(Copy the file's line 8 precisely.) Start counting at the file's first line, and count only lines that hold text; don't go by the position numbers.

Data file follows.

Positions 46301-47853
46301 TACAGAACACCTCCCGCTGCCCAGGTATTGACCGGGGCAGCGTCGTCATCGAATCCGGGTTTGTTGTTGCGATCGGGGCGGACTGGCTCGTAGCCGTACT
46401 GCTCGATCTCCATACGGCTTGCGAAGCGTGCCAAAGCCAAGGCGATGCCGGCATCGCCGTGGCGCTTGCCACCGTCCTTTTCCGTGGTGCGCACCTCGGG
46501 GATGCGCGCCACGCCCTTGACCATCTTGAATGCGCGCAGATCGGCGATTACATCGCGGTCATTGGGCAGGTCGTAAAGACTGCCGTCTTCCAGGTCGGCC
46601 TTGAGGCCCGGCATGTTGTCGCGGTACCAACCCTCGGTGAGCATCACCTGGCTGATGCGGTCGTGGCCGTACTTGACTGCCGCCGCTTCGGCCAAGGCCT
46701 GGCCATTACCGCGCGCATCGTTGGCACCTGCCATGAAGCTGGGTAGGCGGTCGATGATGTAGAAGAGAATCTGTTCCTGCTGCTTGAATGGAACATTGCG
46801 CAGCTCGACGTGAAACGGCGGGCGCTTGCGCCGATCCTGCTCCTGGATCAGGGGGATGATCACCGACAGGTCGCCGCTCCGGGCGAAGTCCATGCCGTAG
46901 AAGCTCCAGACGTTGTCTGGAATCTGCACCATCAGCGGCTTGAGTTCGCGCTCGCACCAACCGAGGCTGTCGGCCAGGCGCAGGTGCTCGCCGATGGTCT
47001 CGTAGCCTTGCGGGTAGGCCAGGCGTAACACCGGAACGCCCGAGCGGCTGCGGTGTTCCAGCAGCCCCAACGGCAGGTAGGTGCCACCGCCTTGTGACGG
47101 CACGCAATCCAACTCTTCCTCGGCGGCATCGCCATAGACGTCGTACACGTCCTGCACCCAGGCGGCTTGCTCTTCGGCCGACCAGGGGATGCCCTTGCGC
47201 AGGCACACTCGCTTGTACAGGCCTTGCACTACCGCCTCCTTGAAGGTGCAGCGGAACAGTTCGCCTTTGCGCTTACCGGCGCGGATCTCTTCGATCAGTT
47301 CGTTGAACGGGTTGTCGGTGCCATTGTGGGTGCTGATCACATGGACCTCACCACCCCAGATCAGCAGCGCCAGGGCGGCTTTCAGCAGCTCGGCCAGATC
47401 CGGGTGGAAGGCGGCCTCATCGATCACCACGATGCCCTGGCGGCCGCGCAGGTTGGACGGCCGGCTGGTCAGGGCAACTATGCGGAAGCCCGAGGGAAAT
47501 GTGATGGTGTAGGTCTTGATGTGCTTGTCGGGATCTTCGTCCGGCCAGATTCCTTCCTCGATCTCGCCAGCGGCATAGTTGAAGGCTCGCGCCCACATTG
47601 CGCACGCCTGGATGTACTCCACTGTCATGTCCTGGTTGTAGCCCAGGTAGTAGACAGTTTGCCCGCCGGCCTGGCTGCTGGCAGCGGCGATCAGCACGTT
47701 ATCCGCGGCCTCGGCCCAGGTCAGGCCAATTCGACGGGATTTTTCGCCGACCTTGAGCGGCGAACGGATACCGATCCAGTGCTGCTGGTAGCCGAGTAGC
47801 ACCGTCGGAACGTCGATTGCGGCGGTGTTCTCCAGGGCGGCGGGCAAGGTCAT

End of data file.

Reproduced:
46901 AAGCTCCAGACGTTGTCTGGAATCTGCACCATCAGCGGCTTGAGTTCGCGCTCGCACCAACCGAGGCTGTCGGCCAGGCGCAGGTGCTCGCCGATGGTCT